Calendar Girls – The Musical Review

StoryHouse, Chester – until Saturday 2 November 2019

Reviewed by Julie Noller


Calendar Girls is approaching the end of it’s UK tour, StoryHouse is your very last chance to catch it in the North, you have been warned. It’s seen a plethora of famous faces over the years; all have taken to the stage to do justice to the well known true story of life within a small Yorkshire town and more so to blow the stereotypical views of the Women’s Institute out of the water.

Gary Barlow and Tim Firth work well together to bond music and lyrics, this helps to differentiate the musical from the play and more importantly the 2003 film of the same title.

My day started not by watching the musical but being invited to meet the cast for a photo call, whilst there I was lucky enough to sit and enjoy coffee with members of some of the local W.I’s, what can I say? They were bright and welcoming from sunflower socks to shiny sunflower broaches. They were engaging, witty; the laughter flowed and I was hopeful the cast would be as enthusiastic on stage as the sunflowers of Chester are in real life.

I have seen Calendar Girls previously and I know that this musical is always very well supported wherever it’s being performed. As the ladies themselves informed me, it’s not all jam and Jerusalem these days, they are modern, fun loving women. Not all following in their mothers footsteps.

I believe the Calendar Girls are more role models than just a mere story. But what a story it is from teenage angst to middle age anxiety. It covers more than the sad loss of a life partner to cancer. There’s members of the W.I. swearing, there’s friendship that’s survived the years, men who understand more than the women around them. But more so there’s the transition from daughter into mother and the telling tale of what goes around comes around. Plus I really never thought I’d say the words I saw Ruth Madoc naked… ok there was knitting covering her modesty.

Sarah Jane Buckley is Annie who is dealing with the illness and then death of her John (Phil Corbitt) she is supported by her friend and producer of many mad-capped schemes Chris (Rebecca Storm). Julia Hills as Ruth is one of the quieter, down to earth characters ‘My Russian Friend and I’ is one of the more funnier moments, I’m sure most of us can relate to having been aided by dutch courage at some point. Lisa Maxwell is Celia ex air hostess who has had a little work much to the eye popping teenage son of Cora, it’s fair to say that Sue Devaney (Cora) loves the stage, her energy bounds across the stage into the audience. They are all brought to attention by Ruth Madocs as ex headmistress Jessie who glows as the elder stateswoman proving there is no such thing as being too old. Age should never be a barrier and that is surely one of the reasons to belong to the W.I. not because you are old but for the camaraderie and I suspect chinwags and naughty antics of growing old disgracefully. The youngsters Tommo, Jenny and Danny (Tyler Dobbs, Isabel Caswell and Danny Howker) remain as upbeat, funny and energetic as they were a couple of years ago.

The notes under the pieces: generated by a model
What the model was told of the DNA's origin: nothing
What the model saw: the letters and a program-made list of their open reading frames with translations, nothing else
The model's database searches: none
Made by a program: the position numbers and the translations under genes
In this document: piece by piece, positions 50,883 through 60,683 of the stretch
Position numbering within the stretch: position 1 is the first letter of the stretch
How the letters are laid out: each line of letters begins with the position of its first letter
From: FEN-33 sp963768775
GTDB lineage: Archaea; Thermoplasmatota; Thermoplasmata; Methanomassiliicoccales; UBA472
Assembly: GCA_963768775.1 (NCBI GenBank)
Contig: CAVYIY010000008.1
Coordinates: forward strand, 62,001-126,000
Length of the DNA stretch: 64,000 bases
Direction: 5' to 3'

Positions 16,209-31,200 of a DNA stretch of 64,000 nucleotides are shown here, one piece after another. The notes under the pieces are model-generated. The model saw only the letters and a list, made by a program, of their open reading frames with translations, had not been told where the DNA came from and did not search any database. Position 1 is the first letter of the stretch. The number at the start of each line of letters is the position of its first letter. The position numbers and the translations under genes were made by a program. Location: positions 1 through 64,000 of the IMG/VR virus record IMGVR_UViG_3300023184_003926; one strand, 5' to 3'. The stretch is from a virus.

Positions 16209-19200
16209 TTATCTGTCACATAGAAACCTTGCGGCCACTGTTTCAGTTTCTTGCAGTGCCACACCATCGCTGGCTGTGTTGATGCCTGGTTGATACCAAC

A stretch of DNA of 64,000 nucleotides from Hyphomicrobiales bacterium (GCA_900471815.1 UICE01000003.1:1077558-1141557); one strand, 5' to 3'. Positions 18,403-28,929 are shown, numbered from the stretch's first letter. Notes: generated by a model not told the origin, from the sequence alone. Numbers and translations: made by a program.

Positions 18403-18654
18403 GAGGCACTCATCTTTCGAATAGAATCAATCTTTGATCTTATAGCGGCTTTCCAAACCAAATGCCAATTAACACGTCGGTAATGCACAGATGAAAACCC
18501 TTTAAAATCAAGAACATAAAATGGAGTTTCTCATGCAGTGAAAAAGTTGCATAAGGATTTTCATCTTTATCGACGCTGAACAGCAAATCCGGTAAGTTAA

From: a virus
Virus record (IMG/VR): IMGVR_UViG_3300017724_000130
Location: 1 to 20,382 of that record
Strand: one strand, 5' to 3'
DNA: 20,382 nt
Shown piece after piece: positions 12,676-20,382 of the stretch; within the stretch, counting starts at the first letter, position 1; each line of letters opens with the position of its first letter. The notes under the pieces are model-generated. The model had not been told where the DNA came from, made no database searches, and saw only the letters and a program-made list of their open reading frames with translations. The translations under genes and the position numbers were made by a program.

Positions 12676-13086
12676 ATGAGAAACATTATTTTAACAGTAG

Despite the laughs, behind is a harrowing tale, the sofa for a hospital waiting room even the naming of a hospital wing after our brave sunflowers bared all for a charity calendar – posing in those stereotypical cake making, tea drinking, piano playing that the W.I is famous for.

It is time for a rest for Calendar Girls, it’s had a long successful tour. Been extremely well supported and still last night managed to bring me to tears and a few others I suspect. The songs are Take That worthy, applause to Mr Barlow for those toe tapping catchy numbers. But more memorable are the words, those blunt hard hitting Yorkshire-isms that quite possibly should be acknowledged for helping to modernise The Women’s Institute.